2. This said, there are likely to be a number of grounds upon which the leaseholder who receives the finalised Major Works bill might challenge the amount charged. The problem for you, as you are doubt aware, is that you it would be difficult for you to challenge the bill because you are no longer the leaseholder. The finalised major works bill will be issued in the name of the person who purchased it, and as such in the ‘eyes of the law’ it won’t be your bill to challenge. Your purchaser will have no incentive to challenge the bill because you have already left money to pay it with (I presume) your solicitor, and they would gain nothing from getting into an argument with their landlord.

3. In this type of situation, frank and open discussions need to take place between current and former leaseholders. If when the final bill comes you are not satisfied with the amount being charged, you would need to make sure: A. that the money is not simply paid without knowledge and B. that the new leaseholder would pursue your concerns with the ALMO. You may need to agree to indemnify the current leaseholder against any costs in challenging the bill, and indeed you may need to offer some kind of financial incentive in the event that a reduction in the liability was secured. There are risks in such an approach and you would want to be confident that you had very good grounds to challenge the bill. A sensible course of action would be to discuss this with the solicitor who did the conveyancing for you. They would be best placed for having discussions with the current leaseholder and their conveyancing solicitor.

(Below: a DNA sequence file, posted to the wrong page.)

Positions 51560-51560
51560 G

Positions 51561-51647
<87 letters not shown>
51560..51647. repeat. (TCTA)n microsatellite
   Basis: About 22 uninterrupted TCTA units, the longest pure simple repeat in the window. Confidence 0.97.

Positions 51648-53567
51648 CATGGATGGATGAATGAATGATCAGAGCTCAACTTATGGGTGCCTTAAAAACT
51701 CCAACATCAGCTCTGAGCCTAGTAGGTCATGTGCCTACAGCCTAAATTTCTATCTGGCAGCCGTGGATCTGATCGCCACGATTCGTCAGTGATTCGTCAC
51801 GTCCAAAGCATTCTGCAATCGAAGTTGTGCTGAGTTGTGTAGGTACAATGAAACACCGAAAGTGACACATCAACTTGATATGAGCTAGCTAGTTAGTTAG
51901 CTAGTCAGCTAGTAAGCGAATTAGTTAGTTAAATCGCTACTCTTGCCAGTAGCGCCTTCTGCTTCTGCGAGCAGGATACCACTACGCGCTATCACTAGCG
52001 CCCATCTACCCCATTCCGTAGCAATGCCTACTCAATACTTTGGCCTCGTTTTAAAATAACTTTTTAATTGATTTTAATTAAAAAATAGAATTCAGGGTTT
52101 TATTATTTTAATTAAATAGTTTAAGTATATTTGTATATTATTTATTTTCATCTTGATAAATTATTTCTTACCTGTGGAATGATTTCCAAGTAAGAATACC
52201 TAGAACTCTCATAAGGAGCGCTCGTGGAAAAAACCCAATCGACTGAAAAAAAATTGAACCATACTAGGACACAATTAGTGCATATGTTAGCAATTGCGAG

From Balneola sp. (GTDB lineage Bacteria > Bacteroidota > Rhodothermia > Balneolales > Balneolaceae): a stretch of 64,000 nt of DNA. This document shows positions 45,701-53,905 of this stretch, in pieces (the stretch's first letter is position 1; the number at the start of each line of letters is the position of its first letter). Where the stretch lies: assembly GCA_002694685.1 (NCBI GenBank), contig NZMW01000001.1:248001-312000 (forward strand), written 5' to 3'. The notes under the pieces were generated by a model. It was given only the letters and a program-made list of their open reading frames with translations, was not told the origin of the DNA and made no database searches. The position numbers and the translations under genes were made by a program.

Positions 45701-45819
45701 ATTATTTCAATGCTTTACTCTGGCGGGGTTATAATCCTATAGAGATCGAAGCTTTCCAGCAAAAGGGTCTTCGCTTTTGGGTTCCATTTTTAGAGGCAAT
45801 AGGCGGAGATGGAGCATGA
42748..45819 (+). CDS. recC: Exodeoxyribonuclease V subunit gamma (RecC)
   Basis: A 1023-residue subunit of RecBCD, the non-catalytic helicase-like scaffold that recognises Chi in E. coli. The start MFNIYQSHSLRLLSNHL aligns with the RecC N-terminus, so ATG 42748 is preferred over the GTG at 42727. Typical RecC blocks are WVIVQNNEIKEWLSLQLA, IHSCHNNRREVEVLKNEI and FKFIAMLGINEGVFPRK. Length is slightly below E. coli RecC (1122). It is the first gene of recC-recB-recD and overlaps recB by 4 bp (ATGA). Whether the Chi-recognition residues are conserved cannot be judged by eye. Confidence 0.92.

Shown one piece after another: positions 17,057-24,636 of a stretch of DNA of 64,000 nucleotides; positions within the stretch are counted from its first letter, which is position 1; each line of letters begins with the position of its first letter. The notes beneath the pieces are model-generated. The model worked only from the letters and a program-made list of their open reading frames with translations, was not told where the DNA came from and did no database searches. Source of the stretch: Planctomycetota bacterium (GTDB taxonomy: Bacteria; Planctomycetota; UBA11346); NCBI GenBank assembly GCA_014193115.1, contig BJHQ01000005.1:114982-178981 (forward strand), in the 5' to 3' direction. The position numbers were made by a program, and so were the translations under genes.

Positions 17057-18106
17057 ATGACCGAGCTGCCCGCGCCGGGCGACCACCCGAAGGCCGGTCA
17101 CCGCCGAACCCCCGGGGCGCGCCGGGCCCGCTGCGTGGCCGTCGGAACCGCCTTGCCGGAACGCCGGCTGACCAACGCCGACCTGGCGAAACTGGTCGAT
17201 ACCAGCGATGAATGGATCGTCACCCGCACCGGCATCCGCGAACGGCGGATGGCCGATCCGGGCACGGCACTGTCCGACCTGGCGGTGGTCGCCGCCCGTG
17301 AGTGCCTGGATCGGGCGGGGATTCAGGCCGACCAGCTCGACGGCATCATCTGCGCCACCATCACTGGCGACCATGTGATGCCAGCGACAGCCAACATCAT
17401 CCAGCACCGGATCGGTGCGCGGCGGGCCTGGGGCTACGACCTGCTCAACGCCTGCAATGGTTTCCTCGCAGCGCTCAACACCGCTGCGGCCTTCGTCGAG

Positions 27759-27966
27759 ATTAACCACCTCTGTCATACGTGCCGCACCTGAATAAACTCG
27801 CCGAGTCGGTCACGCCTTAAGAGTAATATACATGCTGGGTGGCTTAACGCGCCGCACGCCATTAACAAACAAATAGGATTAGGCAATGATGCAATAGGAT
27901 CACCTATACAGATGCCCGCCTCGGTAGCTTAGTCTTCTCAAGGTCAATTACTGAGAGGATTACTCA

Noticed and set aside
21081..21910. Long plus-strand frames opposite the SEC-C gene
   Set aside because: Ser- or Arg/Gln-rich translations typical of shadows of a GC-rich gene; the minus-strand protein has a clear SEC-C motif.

4. From your description of the situation, there appears to be a strong possibility that the ALMO has already fallen foul of the 18 month rule in section 20B of the Landlord and Tenant Act 1985 in relation the 2012 works.

5. Section 20B is very specific in what a landlord is required to do within the 18 months. Either:

i. Issue a “demand for payment” [see section 20B (1) LTA 1985]


ii. Issue a notice setting out a finalised costs and informing the leaseholder that they will be required to pay the costs at a later date [ see section 20B (2) LTA 1985]. This notice is commonly known as a section 20B notice.

6. As local authorities such as the London Boroughs of Islington and Brent (amongst others) have discovered in legal cases on this issue, an Estimated Invoice does not satisfy the requirements of section 20B unless it states a payment deadline. If payment of an invoice is entirely optional it is, so the argument goes, not a “demand for payment” and therefore does not satisfy section 20B (1). There are numerous legal cases where this point is discussed. Two which may be particularly helpful to refer to are:

LB Islington v Abdel-Malek [LRX/90/2006]
LB Brent v Shulem B Association [2011] EWHC 1663 (Ch)

7. In the absence of a demand for payment, the ALMO needs to have issued a section 20B notice. If they haven’t then there is strong possibility that they cannot recharge leaseholders for any costs which have been invoiced to them by the contractor more than 18 months ago. It would therefore be very helpful for you to know whether the current leaseholder has received such a notice, or indeed whether one had been issued to you before you sold.

8. Furthermore, given that the ALMO has stated that there has been some kind of dispute with the contractor, there may be other things relating to the cost and quality of the work which may give a leaseholder grounds to challenge the invoice. The description in your e-mail suggests that a second contractor was called in to remedy and/or complete what the first contractor did not. In such a situation there is danger that the costs of the work are greater than they needed to be, and we suspect that this danger is causing something of a conundrum for the ALMO, hence the delay in the issuing of the finalised bill.

Click on the link to read more Reader’s Questions and Answers on Purchasing a Leasehold Property